The Witness Tree from Gettysburg Battlefield
Saturday, August 09, 2008
The Associated Press
One of the few remaining "witness trees" to the Battle of Gettysburg cracked in a storm and fell, National Park Service officials said.
Standing on Cemetery Hill, 150 feet from the platform on which President Lincoln delivered the Gettysburg Address, the massive honey locust tree fell Thursday evening.
The tree, which stood on the right side of the Union lines, "was there as a silent witness -- to the battle, to the aftermath, to the burials, to the dedication of the cemetery," park historian John Heiser said.
"I have no doubt that Union soldiers sat under it for all three days of the battle," he said.
On the second day of the bloody Civil War battle, "if it was high enough at the time, it would have been able to see the battle of Culp's Hill," Mr. Heiser said.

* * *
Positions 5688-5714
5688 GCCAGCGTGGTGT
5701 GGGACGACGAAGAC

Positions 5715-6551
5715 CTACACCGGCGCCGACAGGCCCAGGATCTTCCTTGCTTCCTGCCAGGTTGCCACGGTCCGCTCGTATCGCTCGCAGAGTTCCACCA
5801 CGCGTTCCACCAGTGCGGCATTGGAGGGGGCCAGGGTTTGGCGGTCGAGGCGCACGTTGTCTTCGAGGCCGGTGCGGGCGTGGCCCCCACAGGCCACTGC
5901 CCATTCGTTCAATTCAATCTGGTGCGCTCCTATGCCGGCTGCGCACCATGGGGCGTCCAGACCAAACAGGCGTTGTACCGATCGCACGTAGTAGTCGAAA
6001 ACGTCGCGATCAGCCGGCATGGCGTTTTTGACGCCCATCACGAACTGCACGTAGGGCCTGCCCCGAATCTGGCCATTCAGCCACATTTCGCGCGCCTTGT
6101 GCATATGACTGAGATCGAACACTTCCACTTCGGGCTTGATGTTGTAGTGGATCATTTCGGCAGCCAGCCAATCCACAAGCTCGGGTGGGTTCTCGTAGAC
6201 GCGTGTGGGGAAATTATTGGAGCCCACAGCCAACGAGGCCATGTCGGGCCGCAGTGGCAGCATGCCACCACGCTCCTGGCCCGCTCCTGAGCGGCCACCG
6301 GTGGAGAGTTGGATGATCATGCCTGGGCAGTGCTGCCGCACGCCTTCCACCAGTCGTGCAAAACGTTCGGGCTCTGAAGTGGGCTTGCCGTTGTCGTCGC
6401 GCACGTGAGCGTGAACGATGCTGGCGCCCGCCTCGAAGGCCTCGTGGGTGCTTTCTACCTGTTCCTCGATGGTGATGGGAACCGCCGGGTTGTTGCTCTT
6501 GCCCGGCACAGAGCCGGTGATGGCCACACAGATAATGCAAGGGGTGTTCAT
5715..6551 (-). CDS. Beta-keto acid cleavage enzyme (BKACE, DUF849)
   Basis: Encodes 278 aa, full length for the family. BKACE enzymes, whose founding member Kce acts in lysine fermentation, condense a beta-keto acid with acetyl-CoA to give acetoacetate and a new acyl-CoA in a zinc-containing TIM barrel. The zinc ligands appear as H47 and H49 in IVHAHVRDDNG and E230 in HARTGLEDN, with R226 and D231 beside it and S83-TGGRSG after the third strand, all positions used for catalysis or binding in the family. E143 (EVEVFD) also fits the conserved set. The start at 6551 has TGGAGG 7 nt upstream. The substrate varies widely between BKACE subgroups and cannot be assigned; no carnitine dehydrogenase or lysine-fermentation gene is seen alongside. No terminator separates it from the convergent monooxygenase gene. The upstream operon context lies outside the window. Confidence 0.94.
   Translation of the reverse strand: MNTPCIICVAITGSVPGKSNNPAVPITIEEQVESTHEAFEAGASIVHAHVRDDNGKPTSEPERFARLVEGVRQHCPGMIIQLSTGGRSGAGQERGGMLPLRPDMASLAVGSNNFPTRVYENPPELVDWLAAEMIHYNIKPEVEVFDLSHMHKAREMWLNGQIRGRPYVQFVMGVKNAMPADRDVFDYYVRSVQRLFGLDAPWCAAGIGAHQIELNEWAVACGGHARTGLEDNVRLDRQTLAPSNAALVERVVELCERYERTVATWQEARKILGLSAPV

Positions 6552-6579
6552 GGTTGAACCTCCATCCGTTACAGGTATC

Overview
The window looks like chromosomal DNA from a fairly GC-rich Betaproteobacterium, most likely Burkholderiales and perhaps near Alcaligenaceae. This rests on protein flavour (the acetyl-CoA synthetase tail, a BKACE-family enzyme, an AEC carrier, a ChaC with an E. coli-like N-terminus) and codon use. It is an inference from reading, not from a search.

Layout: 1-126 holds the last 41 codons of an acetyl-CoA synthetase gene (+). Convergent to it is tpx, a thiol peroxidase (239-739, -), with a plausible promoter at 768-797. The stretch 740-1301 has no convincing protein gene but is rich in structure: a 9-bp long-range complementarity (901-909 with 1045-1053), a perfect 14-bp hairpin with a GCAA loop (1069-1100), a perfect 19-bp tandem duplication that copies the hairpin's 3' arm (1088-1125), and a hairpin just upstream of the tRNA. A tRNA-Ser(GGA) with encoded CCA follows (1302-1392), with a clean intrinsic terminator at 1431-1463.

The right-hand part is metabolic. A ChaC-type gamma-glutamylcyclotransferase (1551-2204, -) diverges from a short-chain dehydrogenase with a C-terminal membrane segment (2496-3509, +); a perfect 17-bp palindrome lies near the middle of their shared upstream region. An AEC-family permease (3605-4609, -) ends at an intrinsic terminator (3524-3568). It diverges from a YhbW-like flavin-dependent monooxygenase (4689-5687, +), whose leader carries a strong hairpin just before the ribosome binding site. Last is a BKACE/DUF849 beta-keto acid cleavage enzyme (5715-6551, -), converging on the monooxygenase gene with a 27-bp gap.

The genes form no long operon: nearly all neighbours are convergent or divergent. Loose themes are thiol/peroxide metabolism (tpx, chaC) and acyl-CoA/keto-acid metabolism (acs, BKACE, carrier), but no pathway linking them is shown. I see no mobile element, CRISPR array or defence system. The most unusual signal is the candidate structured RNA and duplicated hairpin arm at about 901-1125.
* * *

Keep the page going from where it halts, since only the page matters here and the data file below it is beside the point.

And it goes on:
On July 3, 1863, as Gen. George E. Pickett sent his Virginia division across an open field toward the Union line, the tree "would have been able to see the Union guns there on the crest of Cemetery Hill firing at Pickett's men," Mr. Heiser said.
"And, looking to the south, it could have seen the entire Union line, stretching from Cemetery Hill to the Round Tops."
Park maintenance officials will assess what to do with what remains of the tree.
"When it's something this bad, it's highly doubtful that a tree like that can survive," Mr. Heiser said.
Mr. Heiser said he knows of only three other witness trees that still stand in the heart of the battlefield.
"It's a shame when you lose the last living entities on this battlefield," he said. "Nothing lives forever, unfortunately."
There are only four certain witnesses to the haunts and history of Gettysburg of July 1-3, 1863. And now there may be one less.